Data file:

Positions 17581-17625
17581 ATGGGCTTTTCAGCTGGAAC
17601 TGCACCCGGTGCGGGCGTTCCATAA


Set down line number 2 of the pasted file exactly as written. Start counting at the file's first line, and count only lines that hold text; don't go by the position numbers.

17581 ATGGGCTTTTCAGCTGGAAC